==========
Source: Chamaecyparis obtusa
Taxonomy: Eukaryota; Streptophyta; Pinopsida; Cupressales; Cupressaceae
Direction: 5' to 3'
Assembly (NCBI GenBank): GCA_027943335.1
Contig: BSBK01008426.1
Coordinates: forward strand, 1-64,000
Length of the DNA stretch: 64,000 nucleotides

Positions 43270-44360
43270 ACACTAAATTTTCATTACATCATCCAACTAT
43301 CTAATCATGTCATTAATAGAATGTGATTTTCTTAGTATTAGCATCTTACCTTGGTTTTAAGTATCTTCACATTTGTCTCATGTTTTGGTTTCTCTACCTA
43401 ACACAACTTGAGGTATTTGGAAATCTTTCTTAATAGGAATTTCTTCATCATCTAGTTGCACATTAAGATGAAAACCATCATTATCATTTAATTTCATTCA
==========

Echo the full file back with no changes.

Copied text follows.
Source: Chamaecyparis obtusa
Taxonomy: Eukaryota; Streptophyta; Pinopsida; Cupressales; Cupressaceae
Direction: 5' to 3'
Assembly (NCBI GenBank): GCA_027943335.1
Contig: BSBK01008426.1
Coordinates: forward strand, 1-64,000
Length of the DNA stretch: 64,000 nucleotides

Positions 43270-44360
43270 ACACTAAATTTTCATTACATCATCCAACTAT
43301 CTAATCATGTCATTAATAGAATGTGATTTTCTTAGTATTAGCATCTTACCTTGGTTTTAAGTATCTTCACATTTGTCTCATGTTTTGGTTTCTCTACCTA
43401 ACACAACTTGAGGTATTTGGAAATCTTTCTTAATAGGAATTTCTTCATCATCTAGTTGCACATTAAGATGAAAACCATCATTATCATTTAATTTCATTCA